Federal Govt Gets Ready for the ‘Meat Ax’ As Fiscal Cliff Talks Resume
December 31, 2012 - 7:46 am
The WSJ reports that it’s beginning to look a lot like Cliffmas, and no one has any idea what sort of gifts to put under the nation’s burning tree.
Illustrating the gravity of the cuts, the Pentagon plans to notify 800,000 civilian employees that they could be forced to take several weeks of unpaid leave in 2013 if a deal isn’t struck, and other agencies are likely to follow suit.
The cuts, which members of both parties have referred to as a “meat ax,” are the product of a hastily designed 2011 law that required $110 billion in annual spending reductions over nine years to reduce the deficit. Their severity, representing close to 10% of annually appropriated spending, was intended to force Democrats and Republicans to come together on a broader package of deficit-reduction measures, which would replace the cuts. That effort failed, raising the prospect of the cuts’ taking place.
Complicating matters, the White House hasn’t informed federal agencies or contractors of precisely how the cuts might be administered, leading to confusion about the potential impact. Several federal agencies referred questions about the cuts to the White House’s Office of Management and Budget. OMB didn’t respond to questions.
OMB, who leads that now? Looks like it’s Jeff Zeints, an alum of Bain & Company, and his unenviable job is to dodge questions about what the splatter pattern will look like after we lurch over the cliff and hit whatever boulders and beasties are down below.
Meanwhile talks started up again this morning, then went into recess, and have started up again. “Progress,” they report. Boehner’s tack of skipping over Harry Reid’s head to talk directly with Biden seems more than a bit desperate. You’ve moved up the chain a link, but all that’s done is gotten you closer to chatting with Capone. You’re no closer to actually nabbing him, you’re just hearing what he wants from the guy right next to him instead of the guy who sits around the corner of the table from him.
The fact that Reid could not even get a counter proposal out to offer shows that the Democrat caucus is as divided as the Republicans’, despite the fact that going over the cliff gives the Democrats on the left their fondest hearts desires: divided opposition, weaker defense, mostly untouched entitlement spending, and higher taxes on “the rich.” The recession that’s sure to follow just drives up the rate of dependency. Heads Obama wins, tails the Republic loses.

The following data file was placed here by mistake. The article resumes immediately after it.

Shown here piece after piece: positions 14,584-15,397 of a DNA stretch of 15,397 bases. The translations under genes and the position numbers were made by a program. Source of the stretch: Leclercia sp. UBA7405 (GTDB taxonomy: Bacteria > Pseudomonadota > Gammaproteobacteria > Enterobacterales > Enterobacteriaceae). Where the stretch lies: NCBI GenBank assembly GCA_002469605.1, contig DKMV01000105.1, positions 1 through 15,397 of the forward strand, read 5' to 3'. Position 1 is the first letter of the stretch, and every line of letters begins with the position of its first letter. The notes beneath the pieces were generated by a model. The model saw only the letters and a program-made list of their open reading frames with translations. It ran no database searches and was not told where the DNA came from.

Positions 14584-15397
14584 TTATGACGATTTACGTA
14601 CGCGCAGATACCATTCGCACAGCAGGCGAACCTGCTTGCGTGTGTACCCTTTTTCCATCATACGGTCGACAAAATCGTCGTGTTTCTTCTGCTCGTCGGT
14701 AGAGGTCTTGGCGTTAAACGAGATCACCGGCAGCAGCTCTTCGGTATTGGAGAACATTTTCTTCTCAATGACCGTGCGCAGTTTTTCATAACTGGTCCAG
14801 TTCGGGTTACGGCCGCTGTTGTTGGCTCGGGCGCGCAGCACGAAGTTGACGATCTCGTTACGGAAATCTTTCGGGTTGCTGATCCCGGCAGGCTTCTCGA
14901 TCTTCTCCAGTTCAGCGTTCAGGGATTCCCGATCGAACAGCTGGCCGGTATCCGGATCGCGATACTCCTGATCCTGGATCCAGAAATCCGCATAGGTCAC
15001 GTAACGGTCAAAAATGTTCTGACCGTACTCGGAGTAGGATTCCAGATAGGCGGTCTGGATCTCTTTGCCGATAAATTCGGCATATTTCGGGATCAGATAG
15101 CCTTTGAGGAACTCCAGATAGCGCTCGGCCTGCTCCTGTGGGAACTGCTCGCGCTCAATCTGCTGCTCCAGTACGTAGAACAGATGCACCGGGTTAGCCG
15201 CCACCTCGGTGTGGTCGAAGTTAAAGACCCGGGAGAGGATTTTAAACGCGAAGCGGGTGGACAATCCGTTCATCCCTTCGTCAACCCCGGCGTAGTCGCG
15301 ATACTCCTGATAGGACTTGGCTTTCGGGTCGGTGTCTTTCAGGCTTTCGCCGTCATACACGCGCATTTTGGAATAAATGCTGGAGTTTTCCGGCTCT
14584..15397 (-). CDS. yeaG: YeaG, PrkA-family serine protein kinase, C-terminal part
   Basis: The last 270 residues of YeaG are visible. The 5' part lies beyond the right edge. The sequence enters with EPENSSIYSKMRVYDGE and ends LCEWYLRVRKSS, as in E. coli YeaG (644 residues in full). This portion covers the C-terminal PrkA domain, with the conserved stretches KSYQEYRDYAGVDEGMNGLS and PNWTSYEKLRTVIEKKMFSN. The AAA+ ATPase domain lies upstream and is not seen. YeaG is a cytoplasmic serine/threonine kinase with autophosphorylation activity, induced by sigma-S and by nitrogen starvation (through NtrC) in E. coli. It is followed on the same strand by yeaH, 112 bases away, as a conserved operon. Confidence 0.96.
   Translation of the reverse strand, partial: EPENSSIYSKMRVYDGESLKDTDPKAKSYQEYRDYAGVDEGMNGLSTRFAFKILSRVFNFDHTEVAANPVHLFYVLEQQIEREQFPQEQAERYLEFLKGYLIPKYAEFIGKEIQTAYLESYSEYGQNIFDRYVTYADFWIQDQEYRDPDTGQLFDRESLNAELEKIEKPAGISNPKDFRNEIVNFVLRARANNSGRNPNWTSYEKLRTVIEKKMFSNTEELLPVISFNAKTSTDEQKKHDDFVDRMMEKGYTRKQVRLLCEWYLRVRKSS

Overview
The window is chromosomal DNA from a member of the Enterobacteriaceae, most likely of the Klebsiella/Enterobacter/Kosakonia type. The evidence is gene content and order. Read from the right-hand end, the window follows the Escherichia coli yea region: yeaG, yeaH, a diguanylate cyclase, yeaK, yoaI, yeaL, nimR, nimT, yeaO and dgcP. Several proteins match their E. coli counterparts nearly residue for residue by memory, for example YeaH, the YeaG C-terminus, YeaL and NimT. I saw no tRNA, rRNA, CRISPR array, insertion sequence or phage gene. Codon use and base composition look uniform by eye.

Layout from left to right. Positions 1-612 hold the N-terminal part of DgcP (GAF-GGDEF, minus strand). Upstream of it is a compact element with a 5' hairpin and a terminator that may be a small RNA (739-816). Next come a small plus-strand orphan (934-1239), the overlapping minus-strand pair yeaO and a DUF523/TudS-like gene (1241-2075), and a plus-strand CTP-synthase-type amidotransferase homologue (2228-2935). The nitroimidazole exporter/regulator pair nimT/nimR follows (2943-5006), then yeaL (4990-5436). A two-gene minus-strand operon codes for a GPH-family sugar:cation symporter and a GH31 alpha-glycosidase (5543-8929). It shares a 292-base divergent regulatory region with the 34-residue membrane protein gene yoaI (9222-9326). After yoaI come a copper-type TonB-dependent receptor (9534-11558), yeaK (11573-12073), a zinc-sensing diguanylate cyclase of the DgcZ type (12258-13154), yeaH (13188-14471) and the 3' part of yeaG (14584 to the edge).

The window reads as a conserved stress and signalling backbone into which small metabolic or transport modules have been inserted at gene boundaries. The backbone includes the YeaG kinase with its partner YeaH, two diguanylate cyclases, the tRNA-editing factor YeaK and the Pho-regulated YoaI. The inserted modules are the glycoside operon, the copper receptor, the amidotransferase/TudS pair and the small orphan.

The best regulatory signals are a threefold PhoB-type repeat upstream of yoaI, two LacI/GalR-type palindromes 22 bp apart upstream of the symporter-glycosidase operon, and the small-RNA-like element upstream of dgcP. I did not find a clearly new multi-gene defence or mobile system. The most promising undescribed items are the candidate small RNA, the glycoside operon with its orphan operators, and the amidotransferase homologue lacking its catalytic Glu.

The disagreement between and within the parties is a fundamental one. For all the president’s talk of “putting politics aside,” we can either move toward a government that starts spending within its means, or we can continue to have a government that doesn’t even bother to pass budgets and keeps spending at a rate that will eventually crash the entire system. Obama and his Democrats prefer the latter — no budgets, and pouring buckets of money on our fiscal fire. They’re using the current crisis to advocate for more spending, not restraint. That’s their politics, and Obama, Reid and Pelosi have no intention of putting them aside. The Republicans prefer to have some kind of controls on how much the government spends. They’re not putting those politics aside. But they blew their chances when they got Obama to renew the Bush tax cuts and when they struck the deal that created the fiscal cliff in 2011. The American people blew their chance when they re-elected Barack Obama to the presidency. That vote was essentially a vote to put economic reality aside. Good luck with that.